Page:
ebjo wrote in post #15625116
Lets re ask the question, did a 7x10 view camera or other old camera take as good a photo as the newest pro level cameras of today? Vision, angles, light, knowing what the camera can do all come into play . One should not depend on software to make the photo better. Yes one could say dodging and burning in the darkroom is like sort of using software of today. Therefore I would say the camera used is immaterial to how good a photo can be . Ansel Adams and other photographers would be the proof.
The camera not immaterial. Shooting swimming action sessions, with younger swimmers, I might have three good butterfly strokes before they completely fall apart and start looking like drowning victims. At this point, I don't know the swimmer, their rhythm, or where they look best in their stroke. I have three little 1/3 second bursts to catch them at their best. My 1D3 provides a fast continuous shot rate and brilliant autofocus to guarantee I will catch these brief moments.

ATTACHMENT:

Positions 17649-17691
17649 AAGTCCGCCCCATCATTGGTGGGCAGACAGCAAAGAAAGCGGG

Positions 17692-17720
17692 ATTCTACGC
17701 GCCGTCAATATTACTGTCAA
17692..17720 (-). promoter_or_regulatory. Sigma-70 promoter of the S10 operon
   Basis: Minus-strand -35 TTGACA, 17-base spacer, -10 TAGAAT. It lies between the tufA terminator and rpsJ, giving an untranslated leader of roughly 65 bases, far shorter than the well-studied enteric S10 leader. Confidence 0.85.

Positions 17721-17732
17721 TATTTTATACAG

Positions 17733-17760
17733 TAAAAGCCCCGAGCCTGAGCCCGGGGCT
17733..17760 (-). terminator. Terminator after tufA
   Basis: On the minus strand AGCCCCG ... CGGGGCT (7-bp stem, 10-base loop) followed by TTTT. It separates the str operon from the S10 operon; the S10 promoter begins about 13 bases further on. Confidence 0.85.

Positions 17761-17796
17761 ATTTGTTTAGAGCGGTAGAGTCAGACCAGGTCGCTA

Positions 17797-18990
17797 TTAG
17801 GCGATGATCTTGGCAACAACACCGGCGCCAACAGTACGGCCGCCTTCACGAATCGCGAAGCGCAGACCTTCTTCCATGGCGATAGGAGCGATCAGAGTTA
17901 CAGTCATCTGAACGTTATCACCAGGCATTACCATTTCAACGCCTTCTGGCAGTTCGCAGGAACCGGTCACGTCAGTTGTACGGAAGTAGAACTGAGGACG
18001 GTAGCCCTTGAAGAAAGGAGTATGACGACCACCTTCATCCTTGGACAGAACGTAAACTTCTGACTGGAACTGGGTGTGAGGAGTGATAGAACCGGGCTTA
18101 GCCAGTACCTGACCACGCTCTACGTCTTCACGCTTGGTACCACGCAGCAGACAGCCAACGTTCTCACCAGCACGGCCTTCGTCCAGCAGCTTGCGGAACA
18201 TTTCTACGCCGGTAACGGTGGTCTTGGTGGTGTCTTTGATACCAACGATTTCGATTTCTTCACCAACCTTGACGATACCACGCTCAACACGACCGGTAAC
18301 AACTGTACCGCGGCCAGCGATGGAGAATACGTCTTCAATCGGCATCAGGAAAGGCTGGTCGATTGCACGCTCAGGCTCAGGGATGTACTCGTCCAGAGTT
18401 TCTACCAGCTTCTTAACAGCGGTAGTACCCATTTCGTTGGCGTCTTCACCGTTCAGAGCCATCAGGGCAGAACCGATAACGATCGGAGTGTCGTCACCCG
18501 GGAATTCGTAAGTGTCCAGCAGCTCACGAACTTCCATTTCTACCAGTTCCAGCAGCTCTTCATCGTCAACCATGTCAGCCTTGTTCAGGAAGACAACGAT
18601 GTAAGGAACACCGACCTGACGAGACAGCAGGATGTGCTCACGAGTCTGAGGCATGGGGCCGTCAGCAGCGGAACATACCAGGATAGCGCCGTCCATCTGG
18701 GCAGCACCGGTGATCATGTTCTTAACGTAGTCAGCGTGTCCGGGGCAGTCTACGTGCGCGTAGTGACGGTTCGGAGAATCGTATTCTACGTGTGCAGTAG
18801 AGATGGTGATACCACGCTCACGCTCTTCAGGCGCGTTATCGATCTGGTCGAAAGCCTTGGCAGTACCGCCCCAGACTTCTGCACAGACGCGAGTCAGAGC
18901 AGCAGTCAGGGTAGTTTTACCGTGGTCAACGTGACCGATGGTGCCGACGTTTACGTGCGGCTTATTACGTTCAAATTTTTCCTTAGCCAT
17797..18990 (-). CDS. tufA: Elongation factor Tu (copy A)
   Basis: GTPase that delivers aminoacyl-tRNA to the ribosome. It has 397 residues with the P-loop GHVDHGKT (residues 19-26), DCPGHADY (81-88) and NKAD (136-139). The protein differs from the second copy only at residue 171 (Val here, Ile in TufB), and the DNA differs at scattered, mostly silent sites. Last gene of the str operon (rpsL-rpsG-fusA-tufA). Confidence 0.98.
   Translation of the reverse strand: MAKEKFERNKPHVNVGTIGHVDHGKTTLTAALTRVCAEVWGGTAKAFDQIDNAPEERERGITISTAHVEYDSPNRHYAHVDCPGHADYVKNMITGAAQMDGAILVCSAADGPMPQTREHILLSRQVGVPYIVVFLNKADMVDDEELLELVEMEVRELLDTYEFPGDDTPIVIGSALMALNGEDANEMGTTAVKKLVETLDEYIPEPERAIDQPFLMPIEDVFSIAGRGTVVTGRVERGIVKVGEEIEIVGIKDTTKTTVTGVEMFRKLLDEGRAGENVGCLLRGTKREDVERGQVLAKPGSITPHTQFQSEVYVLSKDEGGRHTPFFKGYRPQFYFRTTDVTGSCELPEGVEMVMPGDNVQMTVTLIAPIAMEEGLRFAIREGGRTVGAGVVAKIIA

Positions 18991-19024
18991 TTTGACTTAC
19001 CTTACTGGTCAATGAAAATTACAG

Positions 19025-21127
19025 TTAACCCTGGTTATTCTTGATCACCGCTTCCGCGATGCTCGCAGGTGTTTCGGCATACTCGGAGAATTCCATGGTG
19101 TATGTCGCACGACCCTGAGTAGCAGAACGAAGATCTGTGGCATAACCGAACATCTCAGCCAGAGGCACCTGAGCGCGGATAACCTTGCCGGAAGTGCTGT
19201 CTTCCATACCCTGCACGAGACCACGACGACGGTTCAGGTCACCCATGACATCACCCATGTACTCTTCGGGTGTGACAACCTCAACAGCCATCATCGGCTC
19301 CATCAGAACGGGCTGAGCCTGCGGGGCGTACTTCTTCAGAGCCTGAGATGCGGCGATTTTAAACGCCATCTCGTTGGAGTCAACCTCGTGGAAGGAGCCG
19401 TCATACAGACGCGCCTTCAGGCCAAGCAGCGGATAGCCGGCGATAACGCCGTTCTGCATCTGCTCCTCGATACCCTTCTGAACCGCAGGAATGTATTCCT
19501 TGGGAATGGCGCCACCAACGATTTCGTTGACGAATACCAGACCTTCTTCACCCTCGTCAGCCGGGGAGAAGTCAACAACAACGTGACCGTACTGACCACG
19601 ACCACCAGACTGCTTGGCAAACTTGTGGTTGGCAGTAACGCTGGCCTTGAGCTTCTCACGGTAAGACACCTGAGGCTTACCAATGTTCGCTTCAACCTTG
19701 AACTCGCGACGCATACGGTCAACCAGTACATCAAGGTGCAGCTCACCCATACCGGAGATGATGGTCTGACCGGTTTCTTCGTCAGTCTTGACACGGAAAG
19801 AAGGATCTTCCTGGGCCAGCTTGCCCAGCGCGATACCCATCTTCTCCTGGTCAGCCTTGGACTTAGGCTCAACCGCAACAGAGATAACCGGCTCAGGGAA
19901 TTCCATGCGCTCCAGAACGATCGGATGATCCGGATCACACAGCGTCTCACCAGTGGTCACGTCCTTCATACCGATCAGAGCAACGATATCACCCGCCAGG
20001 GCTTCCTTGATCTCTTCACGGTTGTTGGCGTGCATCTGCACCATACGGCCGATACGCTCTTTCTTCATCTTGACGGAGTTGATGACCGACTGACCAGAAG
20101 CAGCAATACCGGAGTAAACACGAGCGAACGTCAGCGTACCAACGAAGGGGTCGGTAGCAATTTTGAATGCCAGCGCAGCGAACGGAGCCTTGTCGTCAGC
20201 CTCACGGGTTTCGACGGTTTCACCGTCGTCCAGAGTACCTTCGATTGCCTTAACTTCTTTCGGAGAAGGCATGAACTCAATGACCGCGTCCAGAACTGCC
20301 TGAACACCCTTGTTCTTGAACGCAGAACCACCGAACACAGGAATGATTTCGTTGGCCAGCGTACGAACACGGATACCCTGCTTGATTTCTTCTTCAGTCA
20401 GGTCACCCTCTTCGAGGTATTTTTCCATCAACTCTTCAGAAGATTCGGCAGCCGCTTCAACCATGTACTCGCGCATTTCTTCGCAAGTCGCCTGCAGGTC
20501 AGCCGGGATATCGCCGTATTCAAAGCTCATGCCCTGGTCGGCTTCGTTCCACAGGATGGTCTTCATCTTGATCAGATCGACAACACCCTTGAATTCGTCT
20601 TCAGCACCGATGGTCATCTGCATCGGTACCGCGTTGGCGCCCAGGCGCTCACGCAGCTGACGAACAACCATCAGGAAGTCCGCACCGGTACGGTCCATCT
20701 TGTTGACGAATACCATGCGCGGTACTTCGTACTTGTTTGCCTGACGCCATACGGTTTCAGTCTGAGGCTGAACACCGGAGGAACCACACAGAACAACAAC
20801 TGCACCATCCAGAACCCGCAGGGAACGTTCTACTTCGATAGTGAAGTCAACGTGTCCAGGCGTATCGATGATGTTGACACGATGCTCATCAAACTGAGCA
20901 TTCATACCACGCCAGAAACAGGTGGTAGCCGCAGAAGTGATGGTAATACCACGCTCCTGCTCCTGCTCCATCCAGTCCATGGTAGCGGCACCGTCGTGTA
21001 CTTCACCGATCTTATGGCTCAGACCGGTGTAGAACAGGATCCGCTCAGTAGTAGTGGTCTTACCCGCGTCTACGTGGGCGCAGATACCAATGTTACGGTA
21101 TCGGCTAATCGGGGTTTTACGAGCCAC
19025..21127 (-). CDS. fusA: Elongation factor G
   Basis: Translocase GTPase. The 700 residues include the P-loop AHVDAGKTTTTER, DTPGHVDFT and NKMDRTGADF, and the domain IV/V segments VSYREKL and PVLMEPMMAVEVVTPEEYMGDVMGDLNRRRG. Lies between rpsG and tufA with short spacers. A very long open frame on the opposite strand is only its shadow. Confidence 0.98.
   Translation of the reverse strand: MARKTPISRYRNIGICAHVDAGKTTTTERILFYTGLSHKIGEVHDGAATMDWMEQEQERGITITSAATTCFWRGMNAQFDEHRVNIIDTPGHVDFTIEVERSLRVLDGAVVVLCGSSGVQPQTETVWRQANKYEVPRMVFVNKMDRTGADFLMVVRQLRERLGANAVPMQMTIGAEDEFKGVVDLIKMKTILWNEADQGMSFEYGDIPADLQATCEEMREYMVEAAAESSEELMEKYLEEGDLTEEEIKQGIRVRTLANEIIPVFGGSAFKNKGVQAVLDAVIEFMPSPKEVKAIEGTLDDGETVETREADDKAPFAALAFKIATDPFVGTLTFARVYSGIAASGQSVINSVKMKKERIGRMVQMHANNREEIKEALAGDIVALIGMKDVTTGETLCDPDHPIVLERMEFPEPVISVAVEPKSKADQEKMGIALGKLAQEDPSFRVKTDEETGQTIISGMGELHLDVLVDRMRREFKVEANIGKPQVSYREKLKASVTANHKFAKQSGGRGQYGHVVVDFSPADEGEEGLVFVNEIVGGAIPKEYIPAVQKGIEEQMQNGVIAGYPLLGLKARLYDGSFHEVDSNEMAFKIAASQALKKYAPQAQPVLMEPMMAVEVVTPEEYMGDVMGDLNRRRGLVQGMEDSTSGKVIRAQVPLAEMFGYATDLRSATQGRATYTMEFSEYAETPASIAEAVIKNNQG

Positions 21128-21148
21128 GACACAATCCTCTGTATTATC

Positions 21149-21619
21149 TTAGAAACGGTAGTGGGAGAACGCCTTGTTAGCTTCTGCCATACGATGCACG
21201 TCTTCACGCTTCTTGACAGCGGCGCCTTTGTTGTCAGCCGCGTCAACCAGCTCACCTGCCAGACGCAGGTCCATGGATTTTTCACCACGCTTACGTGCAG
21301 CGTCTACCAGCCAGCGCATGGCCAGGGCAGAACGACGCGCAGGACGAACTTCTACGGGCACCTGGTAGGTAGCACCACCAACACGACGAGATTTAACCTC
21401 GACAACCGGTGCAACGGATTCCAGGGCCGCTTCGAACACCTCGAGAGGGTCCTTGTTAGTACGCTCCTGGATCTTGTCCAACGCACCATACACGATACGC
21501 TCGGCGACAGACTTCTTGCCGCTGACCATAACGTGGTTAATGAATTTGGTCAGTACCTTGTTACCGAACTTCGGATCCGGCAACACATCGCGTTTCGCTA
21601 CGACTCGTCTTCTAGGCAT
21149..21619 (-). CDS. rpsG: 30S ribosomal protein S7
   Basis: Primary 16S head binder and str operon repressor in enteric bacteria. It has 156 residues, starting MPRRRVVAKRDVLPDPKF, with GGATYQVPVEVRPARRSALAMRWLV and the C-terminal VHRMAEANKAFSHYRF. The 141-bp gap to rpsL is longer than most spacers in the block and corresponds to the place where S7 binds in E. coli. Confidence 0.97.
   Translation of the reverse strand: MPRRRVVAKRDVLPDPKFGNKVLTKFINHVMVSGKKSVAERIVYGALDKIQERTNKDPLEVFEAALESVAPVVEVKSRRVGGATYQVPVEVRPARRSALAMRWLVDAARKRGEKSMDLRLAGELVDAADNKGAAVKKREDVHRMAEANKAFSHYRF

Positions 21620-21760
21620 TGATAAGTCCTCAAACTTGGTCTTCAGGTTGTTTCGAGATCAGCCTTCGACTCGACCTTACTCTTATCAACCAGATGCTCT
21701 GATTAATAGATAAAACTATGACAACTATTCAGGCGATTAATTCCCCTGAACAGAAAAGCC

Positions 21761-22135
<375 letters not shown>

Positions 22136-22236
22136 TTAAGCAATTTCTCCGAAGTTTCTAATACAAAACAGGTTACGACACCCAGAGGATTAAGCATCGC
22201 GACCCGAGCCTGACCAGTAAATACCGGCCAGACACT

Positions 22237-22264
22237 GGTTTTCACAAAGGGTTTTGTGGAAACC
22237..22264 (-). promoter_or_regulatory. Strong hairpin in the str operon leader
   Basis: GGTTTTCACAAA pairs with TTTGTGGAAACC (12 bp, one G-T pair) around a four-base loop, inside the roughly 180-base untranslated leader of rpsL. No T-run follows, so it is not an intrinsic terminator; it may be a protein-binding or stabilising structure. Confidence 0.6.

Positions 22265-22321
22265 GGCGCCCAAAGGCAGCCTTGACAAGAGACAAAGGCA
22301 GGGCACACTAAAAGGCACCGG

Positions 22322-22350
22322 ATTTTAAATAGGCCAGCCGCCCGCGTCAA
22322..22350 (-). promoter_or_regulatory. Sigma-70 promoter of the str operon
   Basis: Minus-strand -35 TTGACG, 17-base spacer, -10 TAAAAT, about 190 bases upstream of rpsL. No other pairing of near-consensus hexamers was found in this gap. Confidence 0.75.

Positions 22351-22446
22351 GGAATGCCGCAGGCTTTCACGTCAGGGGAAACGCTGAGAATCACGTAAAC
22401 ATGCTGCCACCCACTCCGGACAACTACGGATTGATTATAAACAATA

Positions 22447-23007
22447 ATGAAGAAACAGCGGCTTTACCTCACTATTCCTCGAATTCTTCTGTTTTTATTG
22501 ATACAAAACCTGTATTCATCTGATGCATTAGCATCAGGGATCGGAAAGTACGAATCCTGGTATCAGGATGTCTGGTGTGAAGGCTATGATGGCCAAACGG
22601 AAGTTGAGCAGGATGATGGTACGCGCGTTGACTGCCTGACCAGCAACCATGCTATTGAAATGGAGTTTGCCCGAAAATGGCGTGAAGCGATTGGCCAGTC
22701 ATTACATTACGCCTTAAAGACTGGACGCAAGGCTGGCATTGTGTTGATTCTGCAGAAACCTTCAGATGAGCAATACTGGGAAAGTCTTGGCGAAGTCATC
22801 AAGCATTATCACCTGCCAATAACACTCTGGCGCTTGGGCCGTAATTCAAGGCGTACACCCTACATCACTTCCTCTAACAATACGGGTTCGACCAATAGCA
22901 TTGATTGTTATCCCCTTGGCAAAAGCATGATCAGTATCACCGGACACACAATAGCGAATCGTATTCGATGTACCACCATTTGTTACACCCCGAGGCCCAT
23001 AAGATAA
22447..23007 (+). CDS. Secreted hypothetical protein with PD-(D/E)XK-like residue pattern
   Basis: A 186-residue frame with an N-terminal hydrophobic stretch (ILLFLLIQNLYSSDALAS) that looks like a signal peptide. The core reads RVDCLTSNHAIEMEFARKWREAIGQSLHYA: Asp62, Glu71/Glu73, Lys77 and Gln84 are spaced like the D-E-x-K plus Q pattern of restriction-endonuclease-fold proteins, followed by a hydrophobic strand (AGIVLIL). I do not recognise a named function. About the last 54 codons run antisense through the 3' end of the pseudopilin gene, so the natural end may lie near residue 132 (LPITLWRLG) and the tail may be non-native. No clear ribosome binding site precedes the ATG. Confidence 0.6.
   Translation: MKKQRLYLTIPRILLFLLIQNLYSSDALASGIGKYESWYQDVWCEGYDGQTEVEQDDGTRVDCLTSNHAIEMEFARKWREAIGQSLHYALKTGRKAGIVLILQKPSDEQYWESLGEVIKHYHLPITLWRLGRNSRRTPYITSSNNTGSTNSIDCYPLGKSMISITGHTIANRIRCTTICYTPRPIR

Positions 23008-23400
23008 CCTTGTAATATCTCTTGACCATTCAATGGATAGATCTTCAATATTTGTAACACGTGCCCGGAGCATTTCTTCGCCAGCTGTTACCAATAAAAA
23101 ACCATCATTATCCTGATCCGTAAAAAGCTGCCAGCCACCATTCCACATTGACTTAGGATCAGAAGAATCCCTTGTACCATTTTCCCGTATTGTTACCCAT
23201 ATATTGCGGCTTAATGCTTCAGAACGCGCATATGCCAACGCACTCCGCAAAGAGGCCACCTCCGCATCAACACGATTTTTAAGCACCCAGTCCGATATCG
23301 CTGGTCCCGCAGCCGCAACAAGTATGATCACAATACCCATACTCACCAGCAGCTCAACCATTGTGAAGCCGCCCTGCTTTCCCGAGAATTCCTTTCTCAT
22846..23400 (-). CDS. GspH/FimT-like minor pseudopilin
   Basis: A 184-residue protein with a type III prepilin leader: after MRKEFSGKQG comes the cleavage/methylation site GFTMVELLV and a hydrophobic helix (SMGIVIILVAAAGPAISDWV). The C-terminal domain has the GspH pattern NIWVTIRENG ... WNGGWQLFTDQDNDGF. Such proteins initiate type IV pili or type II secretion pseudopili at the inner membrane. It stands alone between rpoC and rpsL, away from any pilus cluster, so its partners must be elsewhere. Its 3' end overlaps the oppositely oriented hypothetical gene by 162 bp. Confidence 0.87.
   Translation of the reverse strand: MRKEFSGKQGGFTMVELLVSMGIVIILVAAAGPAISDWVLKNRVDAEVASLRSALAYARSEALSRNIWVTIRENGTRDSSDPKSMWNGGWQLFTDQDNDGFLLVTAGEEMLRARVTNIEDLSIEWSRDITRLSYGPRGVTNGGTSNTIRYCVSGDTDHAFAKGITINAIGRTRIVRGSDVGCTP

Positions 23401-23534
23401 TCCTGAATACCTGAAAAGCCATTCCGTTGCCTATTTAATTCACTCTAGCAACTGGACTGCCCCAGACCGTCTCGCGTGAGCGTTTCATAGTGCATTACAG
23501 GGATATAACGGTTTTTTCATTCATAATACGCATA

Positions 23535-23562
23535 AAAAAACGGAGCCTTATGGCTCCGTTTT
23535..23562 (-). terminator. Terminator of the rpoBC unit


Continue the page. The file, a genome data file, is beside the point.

With my T2i, I could get some shots, but I missed a whole lot, and had swimmers going back for 4 or 5 swims to try again and again. I barely made it work -- and some families were not happy with what I got. When I moved up to the 1D3, I could catch them in their first swim, compressed the whole group into a much shorter time span, and everyone got quality photos.
Could you shoot a 70-kid swim team with Ansel's 7x10 camera? Practically speaking, no. You could probably get a couple keepers in several hours of work.
It's not just sports either. What if you are shooting some tragedy as it unfolds? What if you are trying to capture wildlife and cannot safely get closer than the reach of a 400mm + 2x?